Boy Scouts of America is one of the largest youth organizations in the USA, with numerous subdivisions such as Cub Scouting, Sea Scouts, Venturing, Exploring, Order of the Arrow, and more. Being a part of the boy scout troop implies participation in various activities and outings focused on raising a young person’s mental and physical spirit.
Member of Boy Scouts of America lives a life of a true adventurer, and it implies high risks of body injuries. The life of a boy scout is pretty packed with events – expeditions, troops, crew trips, so the situations where the kid can get injured are limitless.
Besides, all of these activities usually happen under the supervision of a Scoutmaster, a grown-up person who is not their parent or legal guardian, and they usually hold full responsibility for the child.
That is why it is required to ask parents to sign a consent form to decrease the chance of getting sued when an accident happens.
The activity consent form or, in other words, a Boy Scouts of America permission slip is a binding document aimed to release the organization of Boy Scouts of America and scoutmasters from liability in case of a kid’s injury due to participation in the event. The permission slip must be signed by parents or a minor’s legal guardian under 21 years before any planned activity.
In some states, it is required to get permission for several activities and programs regarded as having a high risk of injuries, such as shooting, rafting, or climbing. Not all activities require permission form, but all activity coordinators are encouraged to ask parents to sign the consent form for any activity to avoid any risks.
As the boy scout who wants to participate in the outing or activity is a minor, the consent form must be signed by their parent or legal guardian on behalf of their child. After the parent or legal guardian is informed about the type of activity, they need to sign the document to authorize that they are aware of the risks involved in the activity.
The legal guardian or parent agrees that this activity is voluntary by giving consent. In case of an accident, they will not have any claims to the organization of Boy Scouts and activity coordinators or any person involved in the activity.
Although you may find the templates for the annual Boy Scouts of America permission slip, and hot debates are occurring here and there regarding the necessity of the separate permission slips, it is much safer to request the parent or a legal guardian to fill out the consent form for a particular boy scouts event, outing, or activity.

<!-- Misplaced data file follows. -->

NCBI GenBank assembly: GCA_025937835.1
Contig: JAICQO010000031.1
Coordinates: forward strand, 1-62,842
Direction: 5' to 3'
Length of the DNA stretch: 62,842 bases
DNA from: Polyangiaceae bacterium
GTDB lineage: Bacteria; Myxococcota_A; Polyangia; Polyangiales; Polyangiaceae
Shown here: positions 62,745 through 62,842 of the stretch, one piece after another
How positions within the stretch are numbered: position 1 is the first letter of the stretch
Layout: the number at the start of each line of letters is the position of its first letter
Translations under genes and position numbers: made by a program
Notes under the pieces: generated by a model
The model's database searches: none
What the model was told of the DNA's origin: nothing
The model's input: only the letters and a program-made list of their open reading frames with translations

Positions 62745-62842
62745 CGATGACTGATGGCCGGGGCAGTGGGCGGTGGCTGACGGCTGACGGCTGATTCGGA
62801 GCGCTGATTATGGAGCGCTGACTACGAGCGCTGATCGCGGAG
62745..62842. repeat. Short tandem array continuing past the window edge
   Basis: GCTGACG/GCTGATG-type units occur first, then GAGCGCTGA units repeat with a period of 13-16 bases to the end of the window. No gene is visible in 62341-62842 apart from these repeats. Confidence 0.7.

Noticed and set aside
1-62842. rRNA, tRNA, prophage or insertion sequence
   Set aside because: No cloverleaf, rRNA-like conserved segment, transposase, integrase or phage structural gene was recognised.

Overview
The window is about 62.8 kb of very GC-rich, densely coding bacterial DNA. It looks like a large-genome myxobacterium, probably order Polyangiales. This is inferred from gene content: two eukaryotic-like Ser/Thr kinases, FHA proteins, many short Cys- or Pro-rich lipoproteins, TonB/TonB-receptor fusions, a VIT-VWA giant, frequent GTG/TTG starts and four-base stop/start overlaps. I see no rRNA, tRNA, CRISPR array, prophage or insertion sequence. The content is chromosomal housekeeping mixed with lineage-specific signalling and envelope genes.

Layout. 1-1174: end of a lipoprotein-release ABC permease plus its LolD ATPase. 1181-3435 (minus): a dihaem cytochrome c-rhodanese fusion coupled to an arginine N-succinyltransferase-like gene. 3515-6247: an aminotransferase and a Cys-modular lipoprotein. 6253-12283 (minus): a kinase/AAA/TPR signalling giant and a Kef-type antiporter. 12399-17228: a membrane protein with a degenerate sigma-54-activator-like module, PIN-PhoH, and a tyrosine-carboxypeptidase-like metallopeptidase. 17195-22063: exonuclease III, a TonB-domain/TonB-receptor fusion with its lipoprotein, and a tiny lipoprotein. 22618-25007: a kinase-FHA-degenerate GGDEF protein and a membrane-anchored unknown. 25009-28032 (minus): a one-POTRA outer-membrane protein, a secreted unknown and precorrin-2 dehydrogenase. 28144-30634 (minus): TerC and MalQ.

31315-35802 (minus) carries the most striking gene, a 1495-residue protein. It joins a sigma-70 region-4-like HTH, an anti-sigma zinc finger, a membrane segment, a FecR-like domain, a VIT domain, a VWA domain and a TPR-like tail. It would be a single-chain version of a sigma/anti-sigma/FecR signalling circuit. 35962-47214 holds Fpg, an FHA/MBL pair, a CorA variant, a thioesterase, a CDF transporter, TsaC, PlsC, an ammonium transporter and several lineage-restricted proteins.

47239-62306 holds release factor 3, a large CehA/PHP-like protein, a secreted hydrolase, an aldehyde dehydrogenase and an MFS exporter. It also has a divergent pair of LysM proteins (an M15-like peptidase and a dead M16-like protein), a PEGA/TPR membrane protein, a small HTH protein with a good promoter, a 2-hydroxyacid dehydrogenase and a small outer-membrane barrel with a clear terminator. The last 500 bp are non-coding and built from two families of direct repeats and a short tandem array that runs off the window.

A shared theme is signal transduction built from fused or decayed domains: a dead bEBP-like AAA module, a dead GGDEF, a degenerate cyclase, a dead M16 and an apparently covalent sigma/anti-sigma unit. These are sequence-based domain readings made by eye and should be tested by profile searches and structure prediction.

The annual BSA consent form usually lists down the number of activities the legal guardian authorizes for the child. The guardian may permit to participate in some activities and forbid the others.
To make sure that there is no room for getting sued, most divisions within Boy Scouts of America decide to stick to the practice of requesting a legal guardian or parent to sign a permission slip each time. It can seem tiring or redundant, but it is still the best practice.
Boy Scouts of America permission slip gives authority to a qualified adult to make medical treatment decisions on behalf of a child in case of emergency if the parent cannot be reached. With a Boy Scouts of America authorization form, the medical provider will be able to perform various procedures and tests and disclose the results to the qualified adult. Medical consent helps prevent any delays in getting medical treatment for the child.
Boy Scouts of America organization provides an official consent form usually used within all subdivisions. Due to many Spanish-speaking members within the Boy Scouts of America organization, the permission slip form is bilingual.
Read the provisions in the language that is more comfortable for you and fill out the required fields. If any questions arise, look through the following step-by-step to complete it swiftly.
Step 1. Identify the participant
In the first section of the BSA form, you need to write down in corresponding fields the full name, birth date, age during activity, and address of residence for a child participating in the activity.
Step 2. Specify the activity
Next, the form must specify the type of future activity (trip, orientation flight, activity) and the date when this event is planned.
Step 3. List the restrictions
Here, a parent or legal guardian can list the activities they object the child from participating in due to health reasons or danger.
Step 4. Get the participant’s signature
All the activities organized by Boy Scouts of America are voluntary. Thus, the child signs the form to show their will to participate in the activities and ensure that they are aware of the risks.
Step 5. Add the contact details
Ensure that the legal guardian or parent’s contact phone number and email are actual so the leader may get in touch with them in case of any emergency or need.